How Much for Amnesty?

I was writing an opinion column for my campus newspaper near the end of my undergraduate studies when the civil suit against OJ Simpson was settled. I remember writing about the results, frustrated in a less-than articulate way about the fact that the life of a person had been reduced to money. In more recent history, I remember the U.S. offering to pay restitution for civilian casualties during the endless war in which we are currently engaged. I remember scoffing at both instances for exactly the same reason: how can anyone possibly think that a human life can be reduced to a financial sum as “restitution?”

When I was involved in a car accident last summer, the insurance of the person at fault included a hefty sum of “pain and suffering” restitution in the settlement. I complained to the insurance adjuster. All I wanted was the reimbursement for expenses resulting from the accident, costs that I would not have otherwise incurred. Whatever “pain and suffering” I had experienced could not by quantified by a figure, and any money received for it, whatever it may have been, wouldn’t have made it go away. Wouldn’t even have made me feel better about it. So, what’s the point? It’s punitive and powerless.

This weekend I listened to an outstanding lecture in the 2009 series of Reith Lectures on the BBC. The title of the lecture was Markets and Morals, and it was given by professor Michael Sandel. He talked about ridiculous American tendencies, such as paying students for school attendance. A fascinating case he discussed was that of an Israeli daycare center that began imposing a fine on parents who picked up their children late. The rate of parents who were late increased after the fine was imposed, because they began seeing their tardiness no longer as a lack of courtesy, but as a privilege for which they were paying. I experienced something similar in college: on a certain semester in which I had a night class, I began seeing the cost a $10 parking citation as paying for the privilege of parking closer to class. The point is that we can’t monetize morality and ethics. Think about it: how many drivers slow down because of a speeding citation? There’s no real stigma attached to the offense, it’s only something we pay for, and then we move forward. After all, it’s only money. We can always make more.

I think there’s something important to be said here, something beyond a rant against free market capitalism and crucifying how it connects with health care and education. I think the larger issue at hand is that we have, as Sandel theorizes, permitted our morality to be reduced to money, our virtue to dollar signs. This is why court cases go in favor of the person with the most expensive attorney. This is why elections go, among other reasons, to the candidate who can pay for the most airtime. This is why greed has run amok and created a culture of power-mongering, a culture that de-humanizes each of us by reducing our value to what we have and what we can produce.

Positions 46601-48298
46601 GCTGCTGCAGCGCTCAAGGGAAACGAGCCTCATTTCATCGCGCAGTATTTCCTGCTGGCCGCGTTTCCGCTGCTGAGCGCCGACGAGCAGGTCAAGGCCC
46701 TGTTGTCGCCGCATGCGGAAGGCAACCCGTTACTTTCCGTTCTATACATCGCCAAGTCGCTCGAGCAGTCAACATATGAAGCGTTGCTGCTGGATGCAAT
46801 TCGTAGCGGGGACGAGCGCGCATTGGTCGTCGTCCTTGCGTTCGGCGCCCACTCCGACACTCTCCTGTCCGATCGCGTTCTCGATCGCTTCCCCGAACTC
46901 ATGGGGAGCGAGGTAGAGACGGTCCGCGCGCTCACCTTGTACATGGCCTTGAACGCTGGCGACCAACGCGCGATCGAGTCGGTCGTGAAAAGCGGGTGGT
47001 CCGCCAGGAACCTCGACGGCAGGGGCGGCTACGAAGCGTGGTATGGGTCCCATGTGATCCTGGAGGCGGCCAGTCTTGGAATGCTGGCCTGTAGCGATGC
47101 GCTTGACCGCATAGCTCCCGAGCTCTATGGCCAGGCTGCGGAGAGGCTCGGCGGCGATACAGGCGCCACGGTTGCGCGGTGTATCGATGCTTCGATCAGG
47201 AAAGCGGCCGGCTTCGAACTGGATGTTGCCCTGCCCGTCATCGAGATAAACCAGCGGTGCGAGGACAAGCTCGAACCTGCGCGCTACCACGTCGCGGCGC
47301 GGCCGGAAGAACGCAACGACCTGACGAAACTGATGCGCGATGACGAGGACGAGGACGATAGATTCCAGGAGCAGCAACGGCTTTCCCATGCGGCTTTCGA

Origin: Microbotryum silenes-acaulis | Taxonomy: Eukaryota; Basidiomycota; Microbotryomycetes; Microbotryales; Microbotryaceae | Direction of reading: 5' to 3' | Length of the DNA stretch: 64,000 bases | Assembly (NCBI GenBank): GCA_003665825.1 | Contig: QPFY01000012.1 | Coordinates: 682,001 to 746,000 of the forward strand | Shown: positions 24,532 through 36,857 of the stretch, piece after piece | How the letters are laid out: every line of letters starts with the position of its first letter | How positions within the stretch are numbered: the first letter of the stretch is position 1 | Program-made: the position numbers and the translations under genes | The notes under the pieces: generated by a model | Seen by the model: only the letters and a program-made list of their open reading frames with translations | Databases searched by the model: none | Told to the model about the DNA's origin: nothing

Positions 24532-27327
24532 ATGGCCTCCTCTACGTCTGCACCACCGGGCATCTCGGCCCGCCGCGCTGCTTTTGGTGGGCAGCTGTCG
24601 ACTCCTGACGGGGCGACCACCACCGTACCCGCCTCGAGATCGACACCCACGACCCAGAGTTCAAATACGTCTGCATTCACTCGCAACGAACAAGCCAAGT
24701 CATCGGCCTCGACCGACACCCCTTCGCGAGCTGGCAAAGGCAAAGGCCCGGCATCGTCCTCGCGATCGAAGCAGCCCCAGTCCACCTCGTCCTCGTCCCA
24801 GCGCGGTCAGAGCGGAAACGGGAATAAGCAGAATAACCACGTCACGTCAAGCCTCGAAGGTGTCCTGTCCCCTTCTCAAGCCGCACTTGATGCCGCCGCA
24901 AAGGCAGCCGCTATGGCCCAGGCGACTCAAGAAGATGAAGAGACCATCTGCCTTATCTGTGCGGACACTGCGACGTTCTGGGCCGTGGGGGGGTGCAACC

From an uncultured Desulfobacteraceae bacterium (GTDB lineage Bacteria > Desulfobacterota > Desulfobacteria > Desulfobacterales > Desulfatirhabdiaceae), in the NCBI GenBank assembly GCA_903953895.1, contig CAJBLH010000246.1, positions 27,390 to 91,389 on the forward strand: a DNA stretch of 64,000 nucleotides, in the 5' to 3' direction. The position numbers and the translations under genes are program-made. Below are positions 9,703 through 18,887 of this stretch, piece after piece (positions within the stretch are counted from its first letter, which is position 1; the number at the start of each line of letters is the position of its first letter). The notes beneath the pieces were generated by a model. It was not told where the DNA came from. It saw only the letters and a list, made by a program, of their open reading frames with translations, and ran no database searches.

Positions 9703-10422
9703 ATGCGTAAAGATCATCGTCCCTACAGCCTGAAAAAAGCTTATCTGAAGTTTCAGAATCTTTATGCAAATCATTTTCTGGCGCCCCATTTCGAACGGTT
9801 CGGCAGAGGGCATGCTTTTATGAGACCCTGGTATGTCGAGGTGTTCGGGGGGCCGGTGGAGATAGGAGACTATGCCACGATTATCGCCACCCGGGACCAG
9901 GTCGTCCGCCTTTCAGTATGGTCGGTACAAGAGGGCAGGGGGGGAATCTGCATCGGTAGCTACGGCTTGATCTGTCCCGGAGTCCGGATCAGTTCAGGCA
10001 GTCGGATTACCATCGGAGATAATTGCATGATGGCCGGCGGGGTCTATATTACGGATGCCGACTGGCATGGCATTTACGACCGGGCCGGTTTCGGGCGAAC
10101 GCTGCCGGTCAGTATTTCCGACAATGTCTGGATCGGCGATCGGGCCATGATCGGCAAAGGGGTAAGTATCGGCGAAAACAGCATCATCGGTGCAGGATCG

This is a culture of “retail therapy” as a quick emotional fix.

I’m no economist, and I’m not attempting to advance an economical paradigm shift to rectify the issue. I’m presenting the opinion that when a society submits to the base desire to quantify ethics by what one can afford in lieu of remorse or, to use a more spiritual phrase, repentance, then we’ve drifted into what I fear may be an irreparable state of moral chaos.

In future lectures, Sandel promises to incorporate spirituality into a proposed solution. I’m anxious to hear his conclusions. In all likelihood, however, I am accepting of the fact that, whomever proposes whatever, little will ultimately change in the entrenched American tradition of being able to purchase anything, tangible or otherwise. Because, while it is true that it is only money, it is also true that money has become the god of our society.

On a good day, I’ll find my pessimism misplaced.

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